Honey is one of the most important food items in human history. Before cane sugar cultivation took off in a significant way in some tropical colonies in the 16th century, Europeans relied on honey to fine-tune the taste in their dishes.
Flowering plants provide honeybees their food source through nectar, while the tiny insects help the pollination process in flowers. The mutual cooperation has thrived for millions of years. Meanwhile, human beings have benefited from the labor of both parties.
Techniques in beekeeping and honey harvesting have largely stayed unchanged over the course of history. Beekeepers regularly visit hive boxes in caves or woods and collect the frames of honeycombs from the hive boxes.
By placing the frames in a honey centrifuge, the product is collected without destroying the wax combs.
Worker bees suck up nectar from flower to flower. When they carry it back to the hive, it would be mixed with enzymes in their stomach and leads to creation of honey in wax cells of the hive. The hive is fanned and airflow directed into or out of it.
As for the question of how many times a year should the honey be harvested, it all depends on the production by the honeybees, which in turn depends on the ecology in the area.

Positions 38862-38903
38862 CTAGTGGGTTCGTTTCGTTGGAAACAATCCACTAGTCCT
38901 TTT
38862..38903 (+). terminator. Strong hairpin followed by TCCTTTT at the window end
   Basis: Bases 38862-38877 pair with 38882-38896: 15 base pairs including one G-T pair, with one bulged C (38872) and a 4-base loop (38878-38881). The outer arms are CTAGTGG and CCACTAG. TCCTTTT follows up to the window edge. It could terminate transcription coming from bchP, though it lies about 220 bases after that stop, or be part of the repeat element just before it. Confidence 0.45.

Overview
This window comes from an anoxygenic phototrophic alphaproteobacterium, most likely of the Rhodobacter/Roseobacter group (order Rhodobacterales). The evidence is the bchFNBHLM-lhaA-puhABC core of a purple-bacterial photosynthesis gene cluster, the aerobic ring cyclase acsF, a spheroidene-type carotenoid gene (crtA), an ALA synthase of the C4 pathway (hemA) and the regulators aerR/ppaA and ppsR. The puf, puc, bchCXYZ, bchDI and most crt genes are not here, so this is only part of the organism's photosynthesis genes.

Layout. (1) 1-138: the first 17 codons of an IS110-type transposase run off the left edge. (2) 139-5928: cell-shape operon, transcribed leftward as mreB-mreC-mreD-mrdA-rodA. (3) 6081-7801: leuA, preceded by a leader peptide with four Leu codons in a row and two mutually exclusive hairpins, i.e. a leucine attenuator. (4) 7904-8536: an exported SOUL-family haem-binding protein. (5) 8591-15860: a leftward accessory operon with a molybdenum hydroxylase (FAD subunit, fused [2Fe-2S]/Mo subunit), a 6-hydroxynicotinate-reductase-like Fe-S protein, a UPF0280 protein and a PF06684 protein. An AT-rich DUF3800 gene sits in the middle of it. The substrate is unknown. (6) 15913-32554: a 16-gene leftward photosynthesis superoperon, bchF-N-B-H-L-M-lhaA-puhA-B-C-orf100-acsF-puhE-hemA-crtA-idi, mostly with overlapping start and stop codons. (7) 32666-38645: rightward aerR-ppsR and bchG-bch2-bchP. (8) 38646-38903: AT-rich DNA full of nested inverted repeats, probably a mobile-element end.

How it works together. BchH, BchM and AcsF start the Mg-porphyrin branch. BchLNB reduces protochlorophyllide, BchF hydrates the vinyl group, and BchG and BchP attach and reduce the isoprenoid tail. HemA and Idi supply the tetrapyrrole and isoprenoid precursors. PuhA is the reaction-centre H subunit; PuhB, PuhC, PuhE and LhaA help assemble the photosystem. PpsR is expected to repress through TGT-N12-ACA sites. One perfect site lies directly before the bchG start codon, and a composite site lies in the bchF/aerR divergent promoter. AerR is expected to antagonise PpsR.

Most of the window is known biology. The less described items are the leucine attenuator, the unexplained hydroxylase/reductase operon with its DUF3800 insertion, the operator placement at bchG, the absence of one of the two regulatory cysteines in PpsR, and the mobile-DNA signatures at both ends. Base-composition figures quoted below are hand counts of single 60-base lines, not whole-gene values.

Hong Kong has three major blossoms each year. Longan and lychee blossom takes place during March and April. In May there is Chinese tallow blossom and between July and October is the blossom of ivy tree and devilwood.
The spring harvested honey tastes milder while the winter one is strong.
Beekeeper Yip Ki-hok and his family have run Wing Wo Bee Farm at Pai Tau Village in Sha Tin for over 30 years, managing around two hundred hive boxes.
According to the owner, their honeybees actively fly around in a radius of 5 kilometers of the farm, covering locations such as Hung Mui Kuk, Kam Shan, Grassy Hill, Shing Mun Valley and the Chinese University of Hong Kong.
Each hive box is a colony consisting of three kinds of adult bees: a queen, several hundred drones and 20,000 workers.
Honey is also food for honeybees. Their lives depend on it during rainy or cold days. Only one out of nine liters of honey can be extracted in one box. Higher extraction disturbs the normal functioning of bees and could put their lives at risk.
Honey is an amazing food and also the only one that does not consume natural resources, attaining zero carbon production.
A hive of honeybees will tap about two million flowers and fly 50,000 miles (80,000 km) to make one pound (454 g) of honey.
The diligent insect not only brings us the nutritious honey, it also plays an important role in nature.
Given this, news that the bee population is in decline should be a cause for concern for all of us.
This article appeared in the Hong Kong Economic Journal on April 26.
Translation by Darlie Yiu
[Chinese version 中文版]
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